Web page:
The camera controller 214 is further configured to cooperate with a display controller 249 to cause display on a display mechanism incorporated in the glasses 31 of selected photos and videos in the memory 226, and thus to provide previews of captured photos and videos. In some embodiments, the camera controller 214 will manage processing of images captured using automatic bracketing parameters for inclusion in a video file.
The single-action input mechanism 235 is communicatively coupled to the central processor 221 and the camera controller 214 to communicate signals representative of a current state of the camera control button, and thereby to communicate to the camera controller 214 whether or not the camera control button is currently being pressed. The camera controller 214 further communicates with the central processor 221 regarding the input signals received from the single-action input mechanism 235. In one embodiment, the camera controller 214 is configured to process input signals received via the single-action input mechanism 235 to determine whether a particular user engagement with the camera control button is to result in a recording of video content or photographic content, and/or to dynamically adjust one or more image-capture parameters based on processing of the input signals. For example, pressing of the camera control button for longer than a predefined threshold duration causes the camera controller 214 automatically to apply relatively less rigorous video processing to captured video content prior to persistent storage and display thereof. Conversely, pressing of the camera control button for shorter than the threshold duration in such an embodiment causes the camera controller 214 automatically to apply relatively more rigorous photo stabilization processing to image data representative of one or more still images.
The glasses 31 may further include various components common to mobile electronic devices such as smart glasses or smart phones, for example including a display controller for controlling display of visual media (including photographic and video content captured by the camera 69) on a display mechanism incorporated in the device. Note that the schematic diagram of
The example electronic devices described above may incorporate various computer components or machine elements, at least some of which are configured for performing automated operations and/or for automatically providing various functionalities. These include, for example, automated image data processing and image-capture parameter adjustment, as described. The glasses 31 may thus provide an independent computer system. Instead, or in addition, the glasses 31 may form part of a distributed system including one or more off-board processors and/or devices.
In various implementations, the operating system 2004 manages hardware resources and provides common services. The operating system 2004 includes, for example, a kernel 2020, services 2022, and drivers 2024. The kernel 2020 acts as an abstraction layer between the hardware and the other software layers consistent with some embodiments. For example, the kernel 2020 provides memory management, processor management (e.g., scheduling), component management, networking, and security settings, among other functionality. The services 2022 can provide other common services for the other software layers. The drivers 2024 are responsible for controlling or interfacing with the underlying hardware, according to some embodiments. For instance, the drivers 2024 can include display drivers, camera drivers, BLUETOOTH® or BLUETOOTH® Low Energy drivers, flash memory drivers, serial communication drivers (e.g., USB drivers), WI-FI® drivers, audio drivers, power management drivers, and so forth. In certain implementations of a device such as the camera controller 214 of the glasses 31, low-power circuitry may operate using drivers 2024 that only contain BLUETOOTH® Low Energy drivers and basic logic for managing communications and controlling other devices, with other drivers operating with high-speed circuitry.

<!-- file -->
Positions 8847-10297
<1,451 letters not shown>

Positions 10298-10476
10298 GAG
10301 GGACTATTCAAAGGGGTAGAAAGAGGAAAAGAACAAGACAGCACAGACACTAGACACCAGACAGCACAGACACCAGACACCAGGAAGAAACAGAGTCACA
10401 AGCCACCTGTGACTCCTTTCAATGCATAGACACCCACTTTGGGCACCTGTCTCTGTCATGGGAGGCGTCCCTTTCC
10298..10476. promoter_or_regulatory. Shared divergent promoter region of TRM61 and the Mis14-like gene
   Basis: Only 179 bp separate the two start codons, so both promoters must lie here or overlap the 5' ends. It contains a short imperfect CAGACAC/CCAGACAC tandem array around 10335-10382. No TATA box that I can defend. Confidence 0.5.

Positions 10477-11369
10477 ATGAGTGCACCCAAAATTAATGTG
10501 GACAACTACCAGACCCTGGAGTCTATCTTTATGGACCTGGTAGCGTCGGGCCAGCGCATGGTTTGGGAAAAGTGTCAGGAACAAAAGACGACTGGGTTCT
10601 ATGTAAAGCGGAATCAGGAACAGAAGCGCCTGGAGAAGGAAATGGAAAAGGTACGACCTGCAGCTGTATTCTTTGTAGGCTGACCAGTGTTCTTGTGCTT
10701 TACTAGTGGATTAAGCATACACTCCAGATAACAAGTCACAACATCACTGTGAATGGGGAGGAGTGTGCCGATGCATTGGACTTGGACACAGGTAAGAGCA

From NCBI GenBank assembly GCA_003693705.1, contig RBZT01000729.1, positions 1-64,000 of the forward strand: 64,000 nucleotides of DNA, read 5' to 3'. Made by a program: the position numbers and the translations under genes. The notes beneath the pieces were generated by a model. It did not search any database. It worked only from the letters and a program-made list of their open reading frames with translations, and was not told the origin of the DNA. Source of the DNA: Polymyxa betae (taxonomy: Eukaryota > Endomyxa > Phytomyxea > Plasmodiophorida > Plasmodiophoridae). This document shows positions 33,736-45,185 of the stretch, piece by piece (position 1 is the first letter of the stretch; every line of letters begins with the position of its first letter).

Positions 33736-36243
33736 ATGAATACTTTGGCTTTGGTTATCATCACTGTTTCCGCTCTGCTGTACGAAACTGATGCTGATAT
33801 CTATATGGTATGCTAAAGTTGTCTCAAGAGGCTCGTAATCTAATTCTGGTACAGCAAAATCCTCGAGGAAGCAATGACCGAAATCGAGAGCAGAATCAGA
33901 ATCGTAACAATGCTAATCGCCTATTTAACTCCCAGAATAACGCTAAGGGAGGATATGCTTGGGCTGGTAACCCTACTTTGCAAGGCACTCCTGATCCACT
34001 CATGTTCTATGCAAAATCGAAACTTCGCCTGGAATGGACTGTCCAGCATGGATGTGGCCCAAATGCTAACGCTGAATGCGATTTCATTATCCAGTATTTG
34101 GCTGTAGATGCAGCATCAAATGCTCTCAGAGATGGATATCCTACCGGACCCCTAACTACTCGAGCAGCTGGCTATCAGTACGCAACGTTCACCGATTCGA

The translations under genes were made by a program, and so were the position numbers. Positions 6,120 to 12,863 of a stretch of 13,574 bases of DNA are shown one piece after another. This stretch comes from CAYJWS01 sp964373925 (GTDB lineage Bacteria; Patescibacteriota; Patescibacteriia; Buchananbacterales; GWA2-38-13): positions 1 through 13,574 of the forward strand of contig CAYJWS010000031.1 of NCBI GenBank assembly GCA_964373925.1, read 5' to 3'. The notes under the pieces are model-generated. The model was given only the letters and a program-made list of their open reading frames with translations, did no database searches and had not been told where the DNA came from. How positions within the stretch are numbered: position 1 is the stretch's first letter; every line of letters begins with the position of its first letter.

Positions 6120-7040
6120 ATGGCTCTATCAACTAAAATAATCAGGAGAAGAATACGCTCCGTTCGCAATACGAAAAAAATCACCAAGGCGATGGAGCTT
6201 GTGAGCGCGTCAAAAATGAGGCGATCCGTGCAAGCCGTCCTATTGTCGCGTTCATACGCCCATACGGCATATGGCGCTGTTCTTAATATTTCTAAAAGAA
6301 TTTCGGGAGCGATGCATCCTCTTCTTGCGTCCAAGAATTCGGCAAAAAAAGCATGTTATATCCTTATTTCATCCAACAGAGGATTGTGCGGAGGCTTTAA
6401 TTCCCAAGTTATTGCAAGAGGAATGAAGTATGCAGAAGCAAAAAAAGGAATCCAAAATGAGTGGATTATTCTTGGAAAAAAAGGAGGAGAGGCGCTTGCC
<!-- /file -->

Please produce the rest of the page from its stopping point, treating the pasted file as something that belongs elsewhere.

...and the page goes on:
In some embodiments, the libraries 2006 provide a low-level common infrastructure utilized by the applications 2010. The libraries 2006 can include system libraries 2030 (e.g., C standard library) that can provide functions such as memory allocation functions, string manipulation functions, mathematic functions, and the like. In addition, the libraries 2006 can include API libraries 2032 such as media libraries (e.g., libraries to support presentation and manipulation of various media formats such as Moving Picture Experts Group-4 (MPEG4), Advanced Video Coding (H.264 or AVC), Moving Picture Experts Group Layer-3 (MP3), Advanced Audio Coding (AAC), Adaptive Multi-Rate (AMR) audio codec. Joint Photographic Experts Group (JPEG or JPG), or Portable Network Graphics (PNG)), graphics libraries (e.g., an OpenGL framework used to render in two dimensions (2D) and three dimensions (3D) in a graphic context on a display), database libraries (e.g., SQLite to provide various relational database functions), web libraries (e.g., WebKit to provide web browsing functionality), and the like. The libraries 2006 can also include a wide variety of other libraries 2034 to provide many other APIs to the applications 2010.
The frameworks 2008 provide a high-level common infrastructure that can be utilized by the applications 2010, according to some embodiments. For example, the frameworks 2008 provide various graphic user interface (GUI) functions, high-level resource management, high-level location services, and so forth. The frameworks 2008 can provide a broad spectrum of other APIs that can be utilized by the applications 2010, some of which may be specific to a particular operating system or platform.